Passing the right ordinances also took us further in our recovery effort. We had ordinances that imposed sanctions for improper waste disposal or obstructing riverbanks, declared land by the river as danger zones and non-buildable areas, supported the resettlement of informal settlers, monitored the water quality, and more. And with the right ordinances came the right organizational structure to implement the cleanup. We established 2 new offices for this purpose—the Marikina River Park Authority and the Marikina Settlements Office. Which activity received the most resistance? As you can expect, the relocation of squatter communities along the riverbanks that dump garbage straight into the river wasn't the easiest thing we had to do. Today, over 30,000 squatter families have been relocated to our in-city settlement sites, where they admit to enjoying more humane living conditions. But back then, there were unrests, outright resistance, forced demolition of houses, and such. The city government held its ground, though. These days, the river is completely squatter free. What are your biggest challenges in terms of sustaining the gains of the clean up? One of the bigger challenges we now face is alleviating the flooding in some low-lying areas near the river. Already, we’ve constructed 2 kilometers of concrete road dike. The 10,000 people who need to evacuate their homes when the river swells is now down to 3,000. We still need 4 more kilometers to complete the project. Funding is a constraint right now, but we know that a road dike is our best antidote. What other programs are you implementing to ensure that the river continues to improve over time? Desludging of septic tanks in residential areas is in full blast. There have been positive responses from people once we made them realize that this is the least they can do to help improve the quality of the river water. We installed litter traps in strategic places to prevent litters of neighboring towns from running through our water ways and ending up in the river. We strengthened our solid waste management to include waste segregation in households plus recovery of wastes through recycling and reuse. This, we complemented with our Eco-Savers’ Program, which requires students to bring recyclable garbage to school once a week. This earns them points, with 1 point being equivalent to 1 peso. In fact, our waste recovery program has enabled us to divert 40% (238,000 kilograms) of our annual wastes from the river and dumpsites, the highest percentage of any city in Metro Manila.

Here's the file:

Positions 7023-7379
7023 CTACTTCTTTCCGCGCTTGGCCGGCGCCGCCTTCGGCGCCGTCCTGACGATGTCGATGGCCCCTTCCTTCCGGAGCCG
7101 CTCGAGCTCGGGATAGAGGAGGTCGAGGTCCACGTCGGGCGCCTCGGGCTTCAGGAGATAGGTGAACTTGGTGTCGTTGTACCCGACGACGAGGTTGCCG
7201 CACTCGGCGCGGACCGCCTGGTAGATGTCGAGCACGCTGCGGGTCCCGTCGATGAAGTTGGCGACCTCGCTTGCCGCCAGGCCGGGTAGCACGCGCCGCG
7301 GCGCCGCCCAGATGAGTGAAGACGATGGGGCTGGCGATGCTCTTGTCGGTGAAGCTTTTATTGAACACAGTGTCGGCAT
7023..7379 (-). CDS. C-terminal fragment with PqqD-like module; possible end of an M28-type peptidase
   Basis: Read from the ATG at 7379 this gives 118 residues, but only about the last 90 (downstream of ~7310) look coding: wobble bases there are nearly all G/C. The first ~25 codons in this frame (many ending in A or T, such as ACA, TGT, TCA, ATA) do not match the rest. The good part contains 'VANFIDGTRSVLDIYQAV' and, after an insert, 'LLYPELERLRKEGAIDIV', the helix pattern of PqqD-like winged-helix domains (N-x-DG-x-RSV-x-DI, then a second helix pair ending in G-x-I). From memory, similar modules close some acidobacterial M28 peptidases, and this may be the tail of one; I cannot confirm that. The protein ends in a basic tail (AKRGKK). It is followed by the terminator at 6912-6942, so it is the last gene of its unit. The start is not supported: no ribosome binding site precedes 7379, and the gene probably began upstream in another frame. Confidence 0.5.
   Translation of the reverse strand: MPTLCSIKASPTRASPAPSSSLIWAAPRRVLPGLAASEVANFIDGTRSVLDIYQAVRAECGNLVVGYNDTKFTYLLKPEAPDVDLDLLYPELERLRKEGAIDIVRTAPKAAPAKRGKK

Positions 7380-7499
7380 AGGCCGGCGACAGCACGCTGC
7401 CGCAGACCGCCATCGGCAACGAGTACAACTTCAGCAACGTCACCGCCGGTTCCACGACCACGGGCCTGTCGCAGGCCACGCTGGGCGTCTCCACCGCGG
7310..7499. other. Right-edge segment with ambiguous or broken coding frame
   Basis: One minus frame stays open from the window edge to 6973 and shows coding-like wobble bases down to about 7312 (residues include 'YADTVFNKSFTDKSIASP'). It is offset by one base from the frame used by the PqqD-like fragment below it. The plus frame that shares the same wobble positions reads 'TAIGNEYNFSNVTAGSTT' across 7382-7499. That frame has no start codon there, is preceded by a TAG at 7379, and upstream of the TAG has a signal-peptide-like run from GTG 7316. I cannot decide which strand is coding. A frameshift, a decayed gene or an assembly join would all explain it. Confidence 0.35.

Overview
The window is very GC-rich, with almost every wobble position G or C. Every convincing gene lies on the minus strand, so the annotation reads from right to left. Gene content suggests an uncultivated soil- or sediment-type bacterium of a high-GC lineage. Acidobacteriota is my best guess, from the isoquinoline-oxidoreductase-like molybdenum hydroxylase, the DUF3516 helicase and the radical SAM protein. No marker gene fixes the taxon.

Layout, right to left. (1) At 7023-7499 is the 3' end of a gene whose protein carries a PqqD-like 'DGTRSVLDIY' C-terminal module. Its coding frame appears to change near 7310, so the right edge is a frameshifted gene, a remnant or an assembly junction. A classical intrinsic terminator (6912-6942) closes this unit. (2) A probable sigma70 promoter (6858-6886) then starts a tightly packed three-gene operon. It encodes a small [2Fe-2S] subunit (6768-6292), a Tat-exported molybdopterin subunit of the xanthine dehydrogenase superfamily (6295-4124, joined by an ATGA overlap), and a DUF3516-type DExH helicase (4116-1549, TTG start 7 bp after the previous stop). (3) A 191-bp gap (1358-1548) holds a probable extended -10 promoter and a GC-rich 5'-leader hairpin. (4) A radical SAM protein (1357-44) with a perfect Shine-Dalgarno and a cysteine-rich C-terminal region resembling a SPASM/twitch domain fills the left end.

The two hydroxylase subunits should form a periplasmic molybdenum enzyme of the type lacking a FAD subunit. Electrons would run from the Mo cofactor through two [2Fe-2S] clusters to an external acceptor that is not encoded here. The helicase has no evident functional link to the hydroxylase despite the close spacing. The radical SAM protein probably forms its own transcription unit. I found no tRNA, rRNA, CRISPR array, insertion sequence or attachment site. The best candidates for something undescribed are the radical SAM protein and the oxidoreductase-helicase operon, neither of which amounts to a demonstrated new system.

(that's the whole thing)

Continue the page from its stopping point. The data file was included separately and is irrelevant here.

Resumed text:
We have campaigns to rid the river of major pollutants, among them used cooking oil. Through our "Recycle Used Cooking Oil" program, we teach Marikeños proper disposal of the substance plus send roving trucks that collect used cooking oil from households once a month. The collected oil is then sold to a company that processes it into fuel. We have other strategies in the works, and we will continue to dream up more to ensure that we deliver results. Do you have plans for Marikina River that have yet to be realized? River park development is not yet optimal at this point. I want to include concrete jogging lanes, park benches, lamp posts, pocket parks, line trees, and other recreational amenities throughout the 22 kilometers of river banks. Our work with Manila Water Company, Inc. to install 5 water treatment facilities along the river banks is also progressing but not yet completed. Are you worried that these programs will stop once you step down as mayor in 2010? I’m sure the efforts will continue notwithstanding the change in leadership. The pressure will come from the people themselves who now have the ownership of a resuscitated and functional river.

_____________________________ *This article was first published online at ADB's Water for All website in April 2009: http://www.adb.org/Water/Champions/2009/Lourdes-Fernando.asp. The Water Champions series was developed to showcase individual leadership and initiative in implementing water sector reforms and good practices in Asia and the Pacific. The champions, representing ADB’s developing member countries, are directly involved in improving the water situation in their respective countries or communities. The series is regularly featured in ADB’s Water for All News, which covers water sector developments in the Asia and Pacific region.